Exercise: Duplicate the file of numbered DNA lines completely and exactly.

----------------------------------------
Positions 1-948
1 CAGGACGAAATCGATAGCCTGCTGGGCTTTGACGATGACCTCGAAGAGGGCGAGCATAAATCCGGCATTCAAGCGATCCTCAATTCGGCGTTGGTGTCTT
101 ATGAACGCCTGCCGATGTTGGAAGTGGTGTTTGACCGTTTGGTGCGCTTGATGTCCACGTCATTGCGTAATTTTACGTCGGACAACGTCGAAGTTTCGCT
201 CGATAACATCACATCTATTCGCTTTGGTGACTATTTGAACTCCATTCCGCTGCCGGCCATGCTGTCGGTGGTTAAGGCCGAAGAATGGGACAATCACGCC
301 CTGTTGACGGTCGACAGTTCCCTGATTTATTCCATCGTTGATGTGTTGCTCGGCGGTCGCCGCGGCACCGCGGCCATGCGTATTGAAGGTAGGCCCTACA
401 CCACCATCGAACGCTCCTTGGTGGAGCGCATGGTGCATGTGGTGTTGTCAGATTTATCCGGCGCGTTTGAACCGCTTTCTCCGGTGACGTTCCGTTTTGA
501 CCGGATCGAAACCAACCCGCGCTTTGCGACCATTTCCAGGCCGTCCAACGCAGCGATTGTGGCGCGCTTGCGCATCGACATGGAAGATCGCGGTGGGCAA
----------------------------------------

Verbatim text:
Positions 1-948
1 CAGGACGAAATCGATAGCCTGCTGGGCTTTGACGATGACCTCGAAGAGGGCGAGCATAAATCCGGCATTCAAGCGATCCTCAATTCGGCGTTGGTGTCTT
101 ATGAACGCCTGCCGATGTTGGAAGTGGTGTTTGACCGTTTGGTGCGCTTGATGTCCACGTCATTGCGTAATTTTACGTCGGACAACGTCGAAGTTTCGCT
201 CGATAACATCACATCTATTCGCTTTGGTGACTATTTGAACTCCATTCCGCTGCCGGCCATGCTGTCGGTGGTTAAGGCCGAAGAATGGGACAATCACGCC
301 CTGTTGACGGTCGACAGTTCCCTGATTTATTCCATCGTTGATGTGTTGCTCGGCGGTCGCCGCGGCACCGCGGCCATGCGTATTGAAGGTAGGCCCTACA
401 CCACCATCGAACGCTCCTTGGTGGAGCGCATGGTGCATGTGGTGTTGTCAGATTTATCCGGCGCGTTTGAACCGCTTTCTCCGGTGACGTTCCGTTTTGA
501 CCGGATCGAAACCAACCCGCGCTTTGCGACCATTTCCAGGCCGTCCAACGCAGCGATTGTGGCGCGCTTGCGCATCGACATGGAAGATCGCGGTGGGCAA